Materializing Text Analytical Experiences:
the Bubblelines Hydra Project
There is a tradition in the digital humanities of interpreting texts through various forms of computer-generated text analysis and visualization. For example, the Text Analysis Portal for Research (TAPoR) and Voyant.org both provide online access to a broad-range of tools for work with a variety of data. However, these systems require a significant learning curve, both for students and senior humanities scholars. In addition, the standard computer screen and its interfaces can conceal the vastness and complexity of the material under study.
In this project, we experimented with creating new forms of interface that leverage physicality and kinesthetic intelligence (Ruecker, forthcoming). There were three primary objectives: (1) to provide a richer and more accessible introduction to the algorithmic study of texts; (2) to create new departure points for discussions of the value added, to all participating disciplines, in collaborations between the digital humanities and the fine arts; and (3) to demonstrate the depth and vastness of the digital artifacts that have been created as part of digital humanities scholarship.
Our proof of concept is the materialization of the Bubblelines interface. Bubblelines is an approach to the visualization of comparative search results across multiple documents (Giacometti et al. 2009). The concept, which originated with Carlos Fiorentino, has subsequently been implemented in two different ways: first, as a stand-alone web application and, second, as a component of Voyant.
For our physical substantiation, we originally considered automatically inflating helium balloons on various lengths of string. Another possibility, that also relies on gravity, is to drop a series of appropriately-sized balls on rods running from the ceiling to the floor, where each rod represents a different text, and a series of spacers are counted out to space the balls according to the distribution of search hits. Our third idea was to leverage the idea of bubbles. Returning to the horizontal form of display, we envisioned a course of parallel tracks, each filled with a viscous liquid, that could be interrupted by bubbles inserted through a series of valves controlled by Arduino.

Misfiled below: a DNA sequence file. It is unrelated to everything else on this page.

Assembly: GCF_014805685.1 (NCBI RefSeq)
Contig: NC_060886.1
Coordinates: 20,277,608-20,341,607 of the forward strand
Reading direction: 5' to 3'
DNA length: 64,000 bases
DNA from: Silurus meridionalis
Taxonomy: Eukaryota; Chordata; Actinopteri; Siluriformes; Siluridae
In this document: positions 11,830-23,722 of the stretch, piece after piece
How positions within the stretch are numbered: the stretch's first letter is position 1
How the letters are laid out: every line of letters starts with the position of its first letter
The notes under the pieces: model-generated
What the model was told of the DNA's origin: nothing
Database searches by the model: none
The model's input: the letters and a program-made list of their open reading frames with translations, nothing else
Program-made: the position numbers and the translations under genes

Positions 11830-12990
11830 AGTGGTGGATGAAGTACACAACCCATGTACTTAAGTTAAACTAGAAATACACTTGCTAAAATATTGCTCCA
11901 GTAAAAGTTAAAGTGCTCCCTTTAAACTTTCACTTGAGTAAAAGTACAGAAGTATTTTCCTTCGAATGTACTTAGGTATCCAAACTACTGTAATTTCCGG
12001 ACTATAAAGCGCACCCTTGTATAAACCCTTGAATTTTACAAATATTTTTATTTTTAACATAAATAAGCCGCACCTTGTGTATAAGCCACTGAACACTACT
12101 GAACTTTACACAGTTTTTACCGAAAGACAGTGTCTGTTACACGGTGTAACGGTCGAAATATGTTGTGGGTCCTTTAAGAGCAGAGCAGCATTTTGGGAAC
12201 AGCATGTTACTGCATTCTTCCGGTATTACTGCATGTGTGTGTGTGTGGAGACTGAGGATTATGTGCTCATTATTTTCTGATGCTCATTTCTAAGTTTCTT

Our team consisted of four undergraduate students in information design, 3D animation, and music, two colleagues from marketing and innovation and one from design, and three volunteer collaborators out of industry. We used the format of a week-long hack-fest, with two full days on site, examining the design problem, sharing our positions of expertise, evaluating our resources, and determining the design direction. Over the subsequent four days, we used smaller sub-teams who took the lead on different parts of the build. Everyone had an equal voice in all aspects of the project through an intentional subversion of the for-hire model of design and development. This hack-fest structure emerged out of my experience working with teams of designers, developers, and content experts since 2005. We chose an interesting, neutral location (in this case, TORCH Motorcycles), and we fed everyone, on and off site, throughout the fest. We presented The Milking Machine at the 2016 Congress of the Humanities, CSDH/SCHN Conference.